MSSPs looking to build trust with prospective clients can find inspiration from doctors, Galactic Advisors Chief Security Officer Bruce McCully told a crowd of solution providers Sunday.
Just as a doctor doesn’t prescribe every known drug to a patient after reviewing lab tests, MSSPs shouldn’t try to sell prospective clients every security tool after a third-party cybersecurity assessment, said McCully, whose Nashville, Tenn.-based cybersecurity consultancy offers such assessments.
“Basically you assess, report, prescribe and ultimately profit,” he told attendees at CRN parent The Channel Company’s XChange NexGen 2023 conference, which runs through Tuesday in Houston. “This is a simple way to differentiate. Go through and advise and educate your clients and elevate yourself from computer janitor—the guy that’s going through and fixing all the little issues inside of their environment—to computer doctor, the person that’s prescribing the solutions that your clients trust and take on.”
Prescribe Cybersecurity Like Doctors
MSSPs that come to prospective clients ready to sell every security tool with a nuanced look at the client’s IT estate risk further commoditizing the cybersecurity industry and creating a race to the bottom with prices, McCully said.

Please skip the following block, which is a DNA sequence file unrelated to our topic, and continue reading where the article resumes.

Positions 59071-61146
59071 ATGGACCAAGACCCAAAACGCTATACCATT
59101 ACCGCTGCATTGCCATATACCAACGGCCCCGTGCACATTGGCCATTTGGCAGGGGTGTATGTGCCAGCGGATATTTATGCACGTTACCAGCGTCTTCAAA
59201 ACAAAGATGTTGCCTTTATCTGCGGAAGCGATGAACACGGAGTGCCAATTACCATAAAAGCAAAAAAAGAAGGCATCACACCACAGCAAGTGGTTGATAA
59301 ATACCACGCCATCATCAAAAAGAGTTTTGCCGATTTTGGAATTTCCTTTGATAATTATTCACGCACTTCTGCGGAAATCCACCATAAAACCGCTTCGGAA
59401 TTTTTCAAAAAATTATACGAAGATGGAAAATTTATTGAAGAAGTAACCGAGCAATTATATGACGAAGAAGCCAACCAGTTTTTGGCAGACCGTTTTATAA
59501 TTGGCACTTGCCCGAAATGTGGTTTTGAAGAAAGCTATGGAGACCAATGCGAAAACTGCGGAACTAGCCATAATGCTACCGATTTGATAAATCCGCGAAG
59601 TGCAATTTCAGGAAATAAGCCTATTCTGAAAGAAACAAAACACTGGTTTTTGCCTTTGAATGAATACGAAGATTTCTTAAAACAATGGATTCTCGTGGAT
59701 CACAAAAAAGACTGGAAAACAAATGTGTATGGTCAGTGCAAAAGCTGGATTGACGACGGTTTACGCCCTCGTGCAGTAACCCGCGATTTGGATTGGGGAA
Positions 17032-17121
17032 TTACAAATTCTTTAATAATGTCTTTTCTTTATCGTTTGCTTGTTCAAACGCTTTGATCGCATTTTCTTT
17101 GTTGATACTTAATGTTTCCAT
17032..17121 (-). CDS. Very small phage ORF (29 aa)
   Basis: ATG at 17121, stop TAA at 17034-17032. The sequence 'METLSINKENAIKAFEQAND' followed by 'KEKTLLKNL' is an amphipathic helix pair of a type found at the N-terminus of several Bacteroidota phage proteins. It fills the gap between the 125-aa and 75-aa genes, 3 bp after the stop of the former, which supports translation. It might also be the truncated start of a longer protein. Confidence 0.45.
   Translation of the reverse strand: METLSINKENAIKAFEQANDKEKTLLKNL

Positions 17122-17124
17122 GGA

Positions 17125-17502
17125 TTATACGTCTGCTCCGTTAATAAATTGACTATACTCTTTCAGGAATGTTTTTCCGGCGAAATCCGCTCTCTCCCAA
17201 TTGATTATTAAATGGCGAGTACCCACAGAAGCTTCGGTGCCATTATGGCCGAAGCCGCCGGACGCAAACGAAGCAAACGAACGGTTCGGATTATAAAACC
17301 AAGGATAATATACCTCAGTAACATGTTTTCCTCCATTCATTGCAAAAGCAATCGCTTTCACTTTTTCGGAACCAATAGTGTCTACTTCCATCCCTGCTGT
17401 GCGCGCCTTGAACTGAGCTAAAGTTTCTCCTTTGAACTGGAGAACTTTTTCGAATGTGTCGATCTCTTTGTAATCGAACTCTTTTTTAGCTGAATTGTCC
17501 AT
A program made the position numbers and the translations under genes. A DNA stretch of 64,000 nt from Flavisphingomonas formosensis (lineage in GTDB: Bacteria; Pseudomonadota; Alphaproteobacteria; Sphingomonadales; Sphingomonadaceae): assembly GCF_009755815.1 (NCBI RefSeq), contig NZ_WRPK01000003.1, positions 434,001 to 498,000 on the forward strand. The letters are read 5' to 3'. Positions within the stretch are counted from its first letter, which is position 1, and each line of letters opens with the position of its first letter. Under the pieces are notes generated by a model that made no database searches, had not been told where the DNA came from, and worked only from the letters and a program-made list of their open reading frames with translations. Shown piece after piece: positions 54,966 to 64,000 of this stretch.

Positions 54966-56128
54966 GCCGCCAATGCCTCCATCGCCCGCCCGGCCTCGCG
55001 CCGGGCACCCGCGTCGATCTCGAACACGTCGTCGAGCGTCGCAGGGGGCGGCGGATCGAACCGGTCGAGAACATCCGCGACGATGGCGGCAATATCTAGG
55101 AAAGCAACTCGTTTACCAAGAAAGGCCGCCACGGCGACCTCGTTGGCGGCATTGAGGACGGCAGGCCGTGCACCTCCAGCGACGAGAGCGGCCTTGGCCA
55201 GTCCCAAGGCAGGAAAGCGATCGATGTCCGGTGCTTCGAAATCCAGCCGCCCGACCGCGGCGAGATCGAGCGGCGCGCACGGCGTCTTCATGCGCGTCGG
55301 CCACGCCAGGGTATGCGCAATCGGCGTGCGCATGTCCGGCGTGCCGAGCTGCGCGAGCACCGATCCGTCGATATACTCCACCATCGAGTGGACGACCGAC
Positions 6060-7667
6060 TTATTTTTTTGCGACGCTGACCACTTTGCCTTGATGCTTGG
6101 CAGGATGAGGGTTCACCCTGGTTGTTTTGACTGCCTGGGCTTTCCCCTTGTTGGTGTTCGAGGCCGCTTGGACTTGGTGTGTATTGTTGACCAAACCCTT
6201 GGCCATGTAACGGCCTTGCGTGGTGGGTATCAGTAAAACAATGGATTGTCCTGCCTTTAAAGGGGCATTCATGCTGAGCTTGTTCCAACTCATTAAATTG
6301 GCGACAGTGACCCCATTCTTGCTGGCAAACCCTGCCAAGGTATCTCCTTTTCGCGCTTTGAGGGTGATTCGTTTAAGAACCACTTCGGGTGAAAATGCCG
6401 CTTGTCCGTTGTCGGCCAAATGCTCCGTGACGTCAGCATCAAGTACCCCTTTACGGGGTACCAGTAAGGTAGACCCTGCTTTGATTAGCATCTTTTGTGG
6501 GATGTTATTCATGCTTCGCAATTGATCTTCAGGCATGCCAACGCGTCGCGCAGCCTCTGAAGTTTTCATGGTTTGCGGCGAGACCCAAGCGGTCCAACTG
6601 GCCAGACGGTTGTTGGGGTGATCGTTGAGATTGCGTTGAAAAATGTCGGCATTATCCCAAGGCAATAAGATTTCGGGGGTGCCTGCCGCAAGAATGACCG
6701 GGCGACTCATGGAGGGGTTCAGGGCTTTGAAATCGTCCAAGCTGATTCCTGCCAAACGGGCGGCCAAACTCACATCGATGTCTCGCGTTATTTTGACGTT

That race to the bottom is a real concern, Mark Wiener, CEO of Raleigh, N.C.-based MSSP BizCom Global, told CRN. MSSPs need to help customers see the risks in their individual businesses and see the value that new security tools deliver without simply selling a client on affordability.
“Customers are not reading all the things that are bad out there and don’t understand the real risks they are facing,” Wiener said.
McCully told the audience that managed security is very much a value-add to their business, with MSPs growing at 46 percent and MSSPs growing at 183 percent.
And in the high-growth world of MSSPs, becoming a “trustworthy security doctor” that is more prescriptive in talks with prospective clients should improve close rates and make those customers less likely to get poached by competitors, he said.
Clients are more likely to trust an assessment not built by the MSSP, he said.
He recommended using third-party security assessments quarterly with clients to update them on changes to risk, head count and other parts of their business. Those regular assessments also increase margin for MSSPs without much additional work.
“Ultimately, it allows you to demonstrate progress over time,” he said. “It allows you to show them that their cybersecurity program is really helping them become more healthy.”